The Problem with 97% of Water
70% of our planet’s surface is covered in water, and it’s easy to think that we have enough to drink and irrigate our farms with, however only 3% of all water is freshwater, and more than 60% of that freshwater is in the form of frozen glaciers.
Over-exploitation of water sources has led to destabilised ecosystems, the withering of the regional floras and faunas, and severe droughts. However, scientists from MIT and Berkley may have found a solution – extracting water from thin air using only ambient sunlight.
“Many of the water systems that keep ecosystems thriving and feed a growing human population have become stressed.” – The World Wide Fund for Nature
There are an estimated 13 trillion litres of water floating in the atmosphere at any one time, equivalent to 10% of all of the freshwater in our planet’s lakes and rivers. The solar-powered harvester, reported in the journal “Science”, was constructed at the Massachusetts Institute of Technology (MIT) using a special material – a metal-organic framework, or MOF – produced at the University of California, Berkeley. Over the past 2 decades’ chemists have synthesised more than 20,000 MOFs, each with unique molecule-grabbing properties.
“This is a major breakthrough in the long-standing challenge of harvesting water from the air at low humidity,” said Omar Yaghi, one of the senior authors of the project.
The research was led by Omar Yaghi, a chemist at the University of California, Berkeley, who constructed this new prototype, that under conditions of 20-30 % air humidity, could pull 2.8 litres of water from the air over a 12-hour period, using one kg of MOF.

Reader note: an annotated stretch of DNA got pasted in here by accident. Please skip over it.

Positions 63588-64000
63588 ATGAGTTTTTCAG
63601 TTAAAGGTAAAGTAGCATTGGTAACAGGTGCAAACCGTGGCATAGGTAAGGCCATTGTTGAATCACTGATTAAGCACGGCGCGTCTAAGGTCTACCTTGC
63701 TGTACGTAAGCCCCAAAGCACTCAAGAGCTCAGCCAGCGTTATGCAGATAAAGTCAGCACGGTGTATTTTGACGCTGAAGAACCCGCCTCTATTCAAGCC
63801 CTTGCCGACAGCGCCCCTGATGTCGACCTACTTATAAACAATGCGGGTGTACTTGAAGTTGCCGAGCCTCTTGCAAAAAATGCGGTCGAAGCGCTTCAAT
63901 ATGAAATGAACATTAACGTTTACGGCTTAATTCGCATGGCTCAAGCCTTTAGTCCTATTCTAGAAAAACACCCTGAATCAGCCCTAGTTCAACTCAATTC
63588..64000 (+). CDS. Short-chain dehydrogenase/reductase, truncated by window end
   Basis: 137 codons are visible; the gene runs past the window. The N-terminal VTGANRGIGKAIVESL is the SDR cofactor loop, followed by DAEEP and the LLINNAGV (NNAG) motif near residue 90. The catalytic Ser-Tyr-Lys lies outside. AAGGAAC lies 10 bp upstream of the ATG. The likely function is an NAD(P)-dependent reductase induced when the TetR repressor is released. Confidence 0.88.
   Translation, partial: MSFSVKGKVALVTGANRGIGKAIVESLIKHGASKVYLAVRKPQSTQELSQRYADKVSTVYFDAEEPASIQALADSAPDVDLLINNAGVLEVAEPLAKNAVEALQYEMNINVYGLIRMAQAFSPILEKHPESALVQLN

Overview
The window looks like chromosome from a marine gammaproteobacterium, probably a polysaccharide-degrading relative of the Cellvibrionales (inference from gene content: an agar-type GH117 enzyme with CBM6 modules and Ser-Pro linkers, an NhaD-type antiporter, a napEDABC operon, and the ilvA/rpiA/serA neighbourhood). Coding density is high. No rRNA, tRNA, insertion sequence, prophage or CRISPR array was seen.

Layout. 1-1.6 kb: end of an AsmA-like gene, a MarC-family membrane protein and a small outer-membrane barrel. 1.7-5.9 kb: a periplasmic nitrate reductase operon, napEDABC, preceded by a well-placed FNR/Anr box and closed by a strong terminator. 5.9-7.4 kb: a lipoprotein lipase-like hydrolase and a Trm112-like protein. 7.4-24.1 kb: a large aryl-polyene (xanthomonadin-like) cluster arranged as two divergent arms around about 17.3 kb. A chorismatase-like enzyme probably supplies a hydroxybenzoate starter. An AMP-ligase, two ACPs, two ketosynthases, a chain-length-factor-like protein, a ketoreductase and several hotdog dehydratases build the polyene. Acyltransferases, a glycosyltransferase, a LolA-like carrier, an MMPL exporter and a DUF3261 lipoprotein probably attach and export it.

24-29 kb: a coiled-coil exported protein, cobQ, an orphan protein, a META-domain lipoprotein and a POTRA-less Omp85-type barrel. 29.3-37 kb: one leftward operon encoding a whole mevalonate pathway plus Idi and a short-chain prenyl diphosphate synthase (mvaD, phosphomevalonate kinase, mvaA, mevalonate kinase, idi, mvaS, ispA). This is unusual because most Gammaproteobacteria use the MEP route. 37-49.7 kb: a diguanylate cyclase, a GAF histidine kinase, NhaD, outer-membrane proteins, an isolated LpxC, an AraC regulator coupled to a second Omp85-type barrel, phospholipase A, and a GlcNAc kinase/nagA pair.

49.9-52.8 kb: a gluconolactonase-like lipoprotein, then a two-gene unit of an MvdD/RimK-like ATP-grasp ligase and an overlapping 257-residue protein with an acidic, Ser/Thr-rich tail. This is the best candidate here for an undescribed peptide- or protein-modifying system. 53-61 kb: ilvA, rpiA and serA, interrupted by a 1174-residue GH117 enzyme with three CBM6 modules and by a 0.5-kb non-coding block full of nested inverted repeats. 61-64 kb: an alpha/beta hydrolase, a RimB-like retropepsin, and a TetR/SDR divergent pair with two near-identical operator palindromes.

“A person needs about a can [330ml] of water per day. That is something one could collect in less than an hour with this system.”
Tinker toy technology
Yaghi invented metal-organic frameworks more than 20 years ago, combining metals like magnesium or aluminium with organic molecules in a tinker-toy arrangement to create porous structures perfect for storing gases and liquids. In 2014, Yaghi and his UC Berkeley team synthesised a MOF that binds water vapour, and he suggested to Evelyn Wang, a mechanical engineer, that they join forces to turn the MOF into a water-collecting system. As sunlight heats the material, the concentrated water is released as a vapour, which then collects on a condenser kept at an ambient air temperature.
“This work offers a new way to harvest water from air that does not require high relative humidity conditions and is much more energy efficient than other existing technologies,” Wang said.
Yaghi hopes the device will be commercialised within a few years, but this is just a first step towards his idea.
“I’d like to see water off the grid, where you have a device at home running on ambient sunlight and delivering water that satisfies the needs of a household, which is what I call ‘personalized water’,” he implies.
Author: Laura Bluzmane